Irrational confidence got him a song with Jay-Z as the coheadliner. Irrational confidence is what brought Kanye West to his doorstep with so many beats Wayne had to tell Kanye to go home and quit sending him shit. Irrational confidence is “Lollipop,” a half-court, fuck rap, I’m the King of Pop now heave that landed him a Grammy and bent top-40 radio askew, where it’s been left ever since.

Irrational confidence is following that up with “A Milli,” a siren song and invitation to your favorite rapper’s favorite rapper and everyone in between to Wayne’s domain for a freestyle open run … that just happened to crack the top 10 in the Billboard Hot 100. Irrational confidence is what turned the Fireman into the Human Torch. Wayne knocked the game off its high horse and set an example for the next generation. Genius doesn’t have to feel forced. Just press play.

In 2012 I remember obsessing over Young Thug’s I Came From Nothing 2 mixtape. The album’s best track (and still, in my opinion, one of Thug’s best, full stop), “Keep in Touch,” is pure Wayne-influenced pop, but without the winking, nudging subversion. It was earnest and sweet, and weird, and rough around both the edges and its core. The kids have been listening. The kids are alright.
— Danny Chau

3. Juvenile — 400 Degreez (1998)

Generally speaking, about rap and flexing, the cars are already paid off and at least a calendar year out from hitting the market. The idea is that you can’t just walk into any old dealership and buy one. But on “Flossin’ Season,” in 1998, when cars barely had smart keys, Mannie Fresh was boasting about having a car from 2010. Not only would you need to have a guy, you’d also need a time machine.

Mannie was, as they say, on some other other shit. The story goes something like this: Juvenile heard a song — a Mystikal dis track, “Drag ’Em ’N’ tha River” — that Mannie Fresh produced for UNLV, Cash Money’s first supergroup. About then and there, Juvenile decided he needed to be wherever Mannie was at. Their first joint effort, Solja Rags, was locally popular, and together they banged out Juvenile’s third and most successful album to that point (it went platinum), with the strangest lead single rhythmic radio had ever laid ears on. “Ha” barely has any rapping on it; it’s Juvenile talking at you, with his hands, about how you shouldn’t be pushing your luck west of the Ponchartrain Expressway. On Magnolia Street, near the C.J. Peete Projects, to be specific, before it was renamed Harmony Oaks.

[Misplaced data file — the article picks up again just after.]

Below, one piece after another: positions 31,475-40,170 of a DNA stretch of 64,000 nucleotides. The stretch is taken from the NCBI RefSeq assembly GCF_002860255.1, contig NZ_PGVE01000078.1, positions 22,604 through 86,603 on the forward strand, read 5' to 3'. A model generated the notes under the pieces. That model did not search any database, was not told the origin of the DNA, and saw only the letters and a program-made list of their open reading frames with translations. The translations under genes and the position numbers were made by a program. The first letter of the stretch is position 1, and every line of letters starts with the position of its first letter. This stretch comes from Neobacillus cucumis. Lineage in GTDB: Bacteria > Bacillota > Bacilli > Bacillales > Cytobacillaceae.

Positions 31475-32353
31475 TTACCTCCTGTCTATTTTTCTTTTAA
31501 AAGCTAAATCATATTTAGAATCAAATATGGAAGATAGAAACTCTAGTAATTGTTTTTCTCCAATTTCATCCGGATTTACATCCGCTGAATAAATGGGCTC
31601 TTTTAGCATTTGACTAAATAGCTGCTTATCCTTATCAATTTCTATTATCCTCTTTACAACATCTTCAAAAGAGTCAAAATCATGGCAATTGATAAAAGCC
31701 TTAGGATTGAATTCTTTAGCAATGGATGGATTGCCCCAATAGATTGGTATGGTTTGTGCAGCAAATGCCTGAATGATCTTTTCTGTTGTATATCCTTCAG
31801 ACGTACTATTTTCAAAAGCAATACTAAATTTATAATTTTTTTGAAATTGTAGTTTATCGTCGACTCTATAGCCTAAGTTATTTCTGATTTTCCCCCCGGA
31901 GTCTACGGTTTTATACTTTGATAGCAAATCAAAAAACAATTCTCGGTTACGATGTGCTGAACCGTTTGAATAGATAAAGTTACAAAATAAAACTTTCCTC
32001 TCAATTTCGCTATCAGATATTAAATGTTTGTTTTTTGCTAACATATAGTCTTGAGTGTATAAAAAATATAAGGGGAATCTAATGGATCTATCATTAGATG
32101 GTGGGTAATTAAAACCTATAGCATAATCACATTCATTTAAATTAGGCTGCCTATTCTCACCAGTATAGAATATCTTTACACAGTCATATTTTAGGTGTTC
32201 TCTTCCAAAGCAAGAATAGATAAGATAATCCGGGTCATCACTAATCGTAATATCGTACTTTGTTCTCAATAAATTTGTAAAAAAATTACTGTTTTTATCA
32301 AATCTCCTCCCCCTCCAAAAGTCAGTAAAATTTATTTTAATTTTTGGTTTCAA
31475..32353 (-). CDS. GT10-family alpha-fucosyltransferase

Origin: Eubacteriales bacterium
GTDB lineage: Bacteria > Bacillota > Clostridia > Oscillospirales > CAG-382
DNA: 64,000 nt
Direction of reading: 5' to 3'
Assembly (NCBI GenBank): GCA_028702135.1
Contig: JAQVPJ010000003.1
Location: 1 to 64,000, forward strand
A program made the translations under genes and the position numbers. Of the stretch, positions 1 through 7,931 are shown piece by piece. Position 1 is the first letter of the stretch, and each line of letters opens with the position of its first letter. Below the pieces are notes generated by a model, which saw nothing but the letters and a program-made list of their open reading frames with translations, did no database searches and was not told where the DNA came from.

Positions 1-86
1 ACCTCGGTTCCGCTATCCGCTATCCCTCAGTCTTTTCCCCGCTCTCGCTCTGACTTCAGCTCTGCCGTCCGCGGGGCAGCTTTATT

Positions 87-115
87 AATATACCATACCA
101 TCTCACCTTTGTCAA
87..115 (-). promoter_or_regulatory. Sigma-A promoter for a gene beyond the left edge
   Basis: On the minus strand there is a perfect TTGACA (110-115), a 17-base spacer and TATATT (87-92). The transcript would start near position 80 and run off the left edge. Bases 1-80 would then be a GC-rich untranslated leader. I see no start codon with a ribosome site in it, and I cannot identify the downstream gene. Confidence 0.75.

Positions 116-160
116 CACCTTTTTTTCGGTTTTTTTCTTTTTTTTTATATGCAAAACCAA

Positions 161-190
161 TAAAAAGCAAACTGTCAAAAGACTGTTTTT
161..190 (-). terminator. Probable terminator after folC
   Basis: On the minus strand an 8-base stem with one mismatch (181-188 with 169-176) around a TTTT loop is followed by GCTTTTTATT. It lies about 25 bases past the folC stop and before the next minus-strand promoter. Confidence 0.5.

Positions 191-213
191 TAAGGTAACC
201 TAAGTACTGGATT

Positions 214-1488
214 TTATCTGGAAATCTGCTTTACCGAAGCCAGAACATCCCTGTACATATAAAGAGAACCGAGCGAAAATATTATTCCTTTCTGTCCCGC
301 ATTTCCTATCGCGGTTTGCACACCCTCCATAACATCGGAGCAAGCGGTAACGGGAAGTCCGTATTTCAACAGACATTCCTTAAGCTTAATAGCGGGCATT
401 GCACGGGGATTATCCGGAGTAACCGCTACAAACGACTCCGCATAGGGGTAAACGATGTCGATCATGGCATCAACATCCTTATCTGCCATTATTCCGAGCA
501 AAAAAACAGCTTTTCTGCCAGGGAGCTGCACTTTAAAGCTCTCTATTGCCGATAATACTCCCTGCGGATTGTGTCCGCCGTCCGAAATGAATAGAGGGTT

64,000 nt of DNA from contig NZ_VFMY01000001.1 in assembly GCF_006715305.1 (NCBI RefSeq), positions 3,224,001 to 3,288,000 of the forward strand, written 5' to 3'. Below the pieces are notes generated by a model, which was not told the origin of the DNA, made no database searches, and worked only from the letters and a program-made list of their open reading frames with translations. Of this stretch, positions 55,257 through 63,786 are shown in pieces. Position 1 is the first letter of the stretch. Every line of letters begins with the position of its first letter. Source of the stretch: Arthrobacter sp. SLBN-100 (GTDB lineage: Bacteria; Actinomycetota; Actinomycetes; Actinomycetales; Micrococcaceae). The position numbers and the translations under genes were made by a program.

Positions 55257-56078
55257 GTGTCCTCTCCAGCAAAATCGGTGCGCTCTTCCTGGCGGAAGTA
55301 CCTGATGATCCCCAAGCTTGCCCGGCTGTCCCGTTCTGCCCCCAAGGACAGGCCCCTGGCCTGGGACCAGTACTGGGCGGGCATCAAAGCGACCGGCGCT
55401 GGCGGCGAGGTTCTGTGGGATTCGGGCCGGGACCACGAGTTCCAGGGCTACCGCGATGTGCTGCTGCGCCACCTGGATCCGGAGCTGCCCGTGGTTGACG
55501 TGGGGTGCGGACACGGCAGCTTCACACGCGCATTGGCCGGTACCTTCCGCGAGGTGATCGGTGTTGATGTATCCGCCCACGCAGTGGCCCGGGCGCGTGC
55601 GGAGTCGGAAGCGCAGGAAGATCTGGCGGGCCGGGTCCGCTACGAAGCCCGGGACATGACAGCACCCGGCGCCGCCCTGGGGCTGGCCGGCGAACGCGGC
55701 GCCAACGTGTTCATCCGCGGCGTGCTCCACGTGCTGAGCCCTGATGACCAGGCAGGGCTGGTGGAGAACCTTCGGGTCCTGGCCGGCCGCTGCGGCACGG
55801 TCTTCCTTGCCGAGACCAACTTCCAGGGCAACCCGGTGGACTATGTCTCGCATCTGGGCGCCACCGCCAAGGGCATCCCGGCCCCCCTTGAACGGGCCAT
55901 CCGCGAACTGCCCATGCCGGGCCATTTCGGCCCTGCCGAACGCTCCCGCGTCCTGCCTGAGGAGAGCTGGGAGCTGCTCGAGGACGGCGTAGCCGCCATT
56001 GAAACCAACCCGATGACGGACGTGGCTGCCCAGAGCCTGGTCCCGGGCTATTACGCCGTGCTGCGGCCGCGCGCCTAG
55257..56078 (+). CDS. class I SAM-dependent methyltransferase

400 Degreez bottles the absurdity, the severity, and the rank unpredictability of existing in the parts of New Orleans tourists don’t go there to see. How do you talk about all of those things and sound seasoned but not resigned, and somehow, at the same time, triumphant, invincible? Daring you to try, even. Juvenile was singular; a storyteller who lived every one of his stories and growled them from a porch you weren’t allowed to set foot on unless you knew somebody. With a rag tied around his neck and wearing Girbaud jeans, probably.

Do I need to continue selling you on this? Do you or do you not have a Pavlovian response to the first 20 seconds of “Back That Azz Up,” the greatest party anthem ever made ever, of all time? That’s what I thought.
— Micah Peters